Correspondence from the Front: The Changing Ways American Soldiers Write Home
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"As they say, 'loose lips sink ships,' and many military officials would like to see a clearer Pentagon policy on monitoring and censorship of communication."
Throughout the history
of military conflict, officials in the U.S. armed forces have deemed
it necessary to monitor and censor correspondence from soldiers at
war. This practice began during the Civil War, mainly when mail had
to cross enemy lines, but it wasn’t heavily used until World
Usually officers were the individuals responsible for doing the censoring, but it became an unpopular job and was sometimes left to the chaplain or dentist in a unit.
If only sections of a letter need to be censored, they would be cut or blacked out with ink. Often however, entire letters were confiscated and not returned to the soldier. If the military used special chemicals to check for invisible writing, something that was done when a spy was suspected, the letter would be destroyed so that the practice did not become common knowledge.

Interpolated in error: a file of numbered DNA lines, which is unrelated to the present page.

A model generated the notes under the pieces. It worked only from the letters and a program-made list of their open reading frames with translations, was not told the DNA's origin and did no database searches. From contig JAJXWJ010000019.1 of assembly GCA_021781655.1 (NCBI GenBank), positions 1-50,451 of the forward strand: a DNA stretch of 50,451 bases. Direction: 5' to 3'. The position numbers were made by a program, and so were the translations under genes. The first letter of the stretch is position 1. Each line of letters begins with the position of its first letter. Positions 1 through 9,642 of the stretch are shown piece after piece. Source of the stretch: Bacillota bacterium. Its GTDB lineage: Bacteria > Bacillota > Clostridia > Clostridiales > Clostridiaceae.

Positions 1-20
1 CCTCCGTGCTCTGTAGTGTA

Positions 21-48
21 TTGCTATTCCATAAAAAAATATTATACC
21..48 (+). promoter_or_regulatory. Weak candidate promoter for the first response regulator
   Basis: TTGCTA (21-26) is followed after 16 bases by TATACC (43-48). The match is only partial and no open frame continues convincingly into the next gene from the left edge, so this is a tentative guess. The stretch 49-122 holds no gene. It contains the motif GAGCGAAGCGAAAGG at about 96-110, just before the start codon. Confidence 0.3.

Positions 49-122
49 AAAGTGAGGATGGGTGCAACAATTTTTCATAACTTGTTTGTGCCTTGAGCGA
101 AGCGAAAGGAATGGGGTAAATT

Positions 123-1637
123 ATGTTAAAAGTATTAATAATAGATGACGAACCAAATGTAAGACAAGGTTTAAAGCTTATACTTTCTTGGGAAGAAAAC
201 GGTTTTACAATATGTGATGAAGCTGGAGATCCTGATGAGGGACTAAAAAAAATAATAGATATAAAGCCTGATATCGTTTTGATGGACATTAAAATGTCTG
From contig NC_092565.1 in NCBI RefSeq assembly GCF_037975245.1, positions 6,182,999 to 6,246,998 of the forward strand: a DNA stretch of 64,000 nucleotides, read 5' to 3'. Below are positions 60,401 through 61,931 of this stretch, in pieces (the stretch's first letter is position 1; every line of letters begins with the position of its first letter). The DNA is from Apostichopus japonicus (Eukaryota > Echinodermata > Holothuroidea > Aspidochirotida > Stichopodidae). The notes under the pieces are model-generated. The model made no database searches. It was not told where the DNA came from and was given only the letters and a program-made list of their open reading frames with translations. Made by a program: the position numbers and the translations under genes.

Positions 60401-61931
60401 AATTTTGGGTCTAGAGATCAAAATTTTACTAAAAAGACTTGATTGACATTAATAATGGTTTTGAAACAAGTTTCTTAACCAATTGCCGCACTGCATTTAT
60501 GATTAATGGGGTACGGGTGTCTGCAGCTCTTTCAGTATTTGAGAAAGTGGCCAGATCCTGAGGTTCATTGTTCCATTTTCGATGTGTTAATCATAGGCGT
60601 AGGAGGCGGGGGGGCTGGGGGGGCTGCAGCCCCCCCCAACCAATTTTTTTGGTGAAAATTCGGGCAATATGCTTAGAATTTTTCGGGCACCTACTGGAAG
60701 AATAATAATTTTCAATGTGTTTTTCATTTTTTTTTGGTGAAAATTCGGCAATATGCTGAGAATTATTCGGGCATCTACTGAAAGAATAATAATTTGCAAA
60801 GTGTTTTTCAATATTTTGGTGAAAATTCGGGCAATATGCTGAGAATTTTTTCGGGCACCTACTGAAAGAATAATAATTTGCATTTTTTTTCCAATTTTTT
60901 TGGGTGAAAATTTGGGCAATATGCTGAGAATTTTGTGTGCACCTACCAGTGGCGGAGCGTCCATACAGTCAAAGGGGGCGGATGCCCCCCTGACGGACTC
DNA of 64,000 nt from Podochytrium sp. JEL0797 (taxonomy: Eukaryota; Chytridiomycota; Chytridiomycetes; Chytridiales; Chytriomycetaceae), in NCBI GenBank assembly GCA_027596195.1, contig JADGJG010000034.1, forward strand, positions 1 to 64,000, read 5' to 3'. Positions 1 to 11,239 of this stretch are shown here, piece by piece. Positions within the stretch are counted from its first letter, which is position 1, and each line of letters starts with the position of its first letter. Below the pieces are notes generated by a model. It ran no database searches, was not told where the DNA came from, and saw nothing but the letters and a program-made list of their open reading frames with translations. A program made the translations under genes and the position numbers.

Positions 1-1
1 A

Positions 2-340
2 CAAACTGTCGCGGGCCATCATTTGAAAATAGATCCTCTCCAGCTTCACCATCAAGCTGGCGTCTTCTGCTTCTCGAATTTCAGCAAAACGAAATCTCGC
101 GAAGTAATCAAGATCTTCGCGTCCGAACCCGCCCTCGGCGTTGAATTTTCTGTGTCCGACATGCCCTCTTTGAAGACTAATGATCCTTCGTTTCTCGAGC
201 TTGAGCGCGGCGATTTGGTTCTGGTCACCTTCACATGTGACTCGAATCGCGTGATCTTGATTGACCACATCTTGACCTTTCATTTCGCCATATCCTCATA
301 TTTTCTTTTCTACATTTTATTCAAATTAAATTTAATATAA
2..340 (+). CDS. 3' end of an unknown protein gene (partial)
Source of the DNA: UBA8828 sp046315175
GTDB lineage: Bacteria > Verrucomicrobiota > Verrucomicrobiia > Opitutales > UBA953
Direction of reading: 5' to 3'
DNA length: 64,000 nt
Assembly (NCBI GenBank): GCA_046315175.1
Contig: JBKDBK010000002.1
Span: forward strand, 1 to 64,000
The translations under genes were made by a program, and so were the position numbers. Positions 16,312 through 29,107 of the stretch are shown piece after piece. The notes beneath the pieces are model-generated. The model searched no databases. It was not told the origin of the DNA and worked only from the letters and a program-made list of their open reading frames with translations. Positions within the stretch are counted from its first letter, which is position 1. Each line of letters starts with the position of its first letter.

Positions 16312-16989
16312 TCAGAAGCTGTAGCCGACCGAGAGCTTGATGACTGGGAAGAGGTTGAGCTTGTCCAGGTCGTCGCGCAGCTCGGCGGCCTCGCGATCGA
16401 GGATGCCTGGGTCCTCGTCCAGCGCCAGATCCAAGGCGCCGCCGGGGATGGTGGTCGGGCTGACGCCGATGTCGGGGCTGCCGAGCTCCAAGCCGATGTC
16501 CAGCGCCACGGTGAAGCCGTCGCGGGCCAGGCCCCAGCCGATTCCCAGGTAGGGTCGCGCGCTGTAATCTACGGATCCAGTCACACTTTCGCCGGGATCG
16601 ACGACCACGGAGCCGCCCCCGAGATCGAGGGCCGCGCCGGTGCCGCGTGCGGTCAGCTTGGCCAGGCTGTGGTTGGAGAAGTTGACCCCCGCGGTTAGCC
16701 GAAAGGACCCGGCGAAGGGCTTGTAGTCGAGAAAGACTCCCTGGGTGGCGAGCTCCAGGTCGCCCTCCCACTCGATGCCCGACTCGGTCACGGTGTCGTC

that censorship influenced the quality of letters written. In general,
in the Revolutionary War and the Civil War letters
had much more information, especially describing location. Letters
written during the Korean War and the Vietnam War, once censorship
was less stringent, also contained much more colorful descriptions of
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